"Historic decision" would mean up to 90 percent of sharks in the market would now be protected, says Panamanian delegate and head of plenary Shirley Binder.
Delegates at a global summit on trade in endangered species have approved a plan to protect 54 more shark species, a move that could drastically reduce the lucrative and cruel shark fin trade.
The binding resolutions were adopted on Friday by consensus on the final day of the two-week meeting by delegates from 183 countries and the European Union, which takes place every two or three years.
"Proposal 37 approved," said Panamanian delegate and head of the plenary Shirley Binder of the requiem shark proposal, after Japan failed in getting the blue shark removed from the measure.
Members of the requiem shark and the hammerhead shark families will now have their trade tightly controlled under the Convention on International Trade in Endangered Species (CITES).
The proposal regarding the hammerhead shark passed without debate.
Binder earlier told the AFP news agency the "historic decision" would mean up to 90 percent of sharks in the market would now be protected.
Preventing sharks from going extinct
Insatiable appetite in Asia for shark fins, which make their way onto dinner tables in Hong Kong, Taiwan and Japan, has spurred their trade.
Despite being described as almost tasteless and gelatinous, shark fin soup is viewed as a delicacy and is enjoyed by the very wealthy, often at weddings and expensive banquets.
Shark fins, representing a market of about $500 million per year, can sell for about $1,000 a kilogram.
"This will be remembered as the day we turned the tide to prevent the extinction of the world's sharks and rays," said Luke Warwick, director of shark protection for the NGO Wildlife Conservation Society (WCS).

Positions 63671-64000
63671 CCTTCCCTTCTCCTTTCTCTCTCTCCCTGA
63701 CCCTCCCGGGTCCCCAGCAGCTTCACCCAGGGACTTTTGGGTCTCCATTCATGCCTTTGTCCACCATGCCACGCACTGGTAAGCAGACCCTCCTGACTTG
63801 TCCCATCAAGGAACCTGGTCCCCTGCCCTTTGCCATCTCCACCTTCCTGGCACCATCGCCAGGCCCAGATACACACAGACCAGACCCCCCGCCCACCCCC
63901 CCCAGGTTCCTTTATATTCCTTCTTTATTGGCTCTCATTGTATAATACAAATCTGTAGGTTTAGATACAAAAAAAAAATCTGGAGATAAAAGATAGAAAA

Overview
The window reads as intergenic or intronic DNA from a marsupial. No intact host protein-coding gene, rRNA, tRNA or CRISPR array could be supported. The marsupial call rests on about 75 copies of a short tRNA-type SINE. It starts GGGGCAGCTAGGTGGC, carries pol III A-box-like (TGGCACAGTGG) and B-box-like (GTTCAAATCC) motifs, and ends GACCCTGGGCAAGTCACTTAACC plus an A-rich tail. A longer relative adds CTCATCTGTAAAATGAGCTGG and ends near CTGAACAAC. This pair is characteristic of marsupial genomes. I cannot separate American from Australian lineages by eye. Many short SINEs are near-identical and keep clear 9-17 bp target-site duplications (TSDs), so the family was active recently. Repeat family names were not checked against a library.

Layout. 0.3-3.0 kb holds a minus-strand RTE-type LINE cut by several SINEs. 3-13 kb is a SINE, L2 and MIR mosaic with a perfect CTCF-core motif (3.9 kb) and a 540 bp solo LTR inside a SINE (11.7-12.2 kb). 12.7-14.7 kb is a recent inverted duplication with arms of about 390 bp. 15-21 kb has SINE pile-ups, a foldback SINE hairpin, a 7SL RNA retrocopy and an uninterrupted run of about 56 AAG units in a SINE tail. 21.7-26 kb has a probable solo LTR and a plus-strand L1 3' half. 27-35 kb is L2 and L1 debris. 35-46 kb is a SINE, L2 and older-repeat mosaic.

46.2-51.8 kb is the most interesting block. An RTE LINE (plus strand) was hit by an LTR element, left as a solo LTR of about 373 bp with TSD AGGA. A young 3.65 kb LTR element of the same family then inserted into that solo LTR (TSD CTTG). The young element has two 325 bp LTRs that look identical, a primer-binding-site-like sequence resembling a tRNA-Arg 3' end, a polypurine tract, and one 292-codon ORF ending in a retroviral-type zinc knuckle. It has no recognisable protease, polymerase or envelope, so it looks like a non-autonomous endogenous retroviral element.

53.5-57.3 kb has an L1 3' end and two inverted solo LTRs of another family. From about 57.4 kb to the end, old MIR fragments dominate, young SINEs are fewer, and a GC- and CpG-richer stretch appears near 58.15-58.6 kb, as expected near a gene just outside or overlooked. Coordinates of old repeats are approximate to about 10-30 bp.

The shark species will now be listed on what is known as CITES Appendix II, which is for species that may not yet be threatened with extinction but may become so unless trade in them is closely controlled.
"The crucial next step will be to implement these listings, and ensure they result in stronger fisheries management and trade measures as soon as possible," Warwick said.
From villain to darling
Sharks have long been seen as the villain of the seas they have occupied for more than 400 million years, drawing horror with their depiction in films such as "Jaws" and occasional attacks on humans.
However, these ancient predators have undergone an image makeover in recent years as conservationists have highlighted the crucial role they play in regulating the ocean ecosystem.
Joaquin de la Torre of the International Fund for Animal Welfare, told AFP that more than 100 million sharks are killed every year.
"Sharks and rays are the most threatened species, more even than elephants and big cats."
With many shark species taking more than ten years to reach sexual maturity and having a low fertility rate, the constant hunting of the species has decimated their numbers.
In many parts of the world, fisherman lop the shark's fins off at sea, tossing the shark back into the ocean for a cruel death by suffocation or blood loss.
The efforts by conservationists led to a turning point in 2013 when CITES imposed the first trade restrictions on some shark species.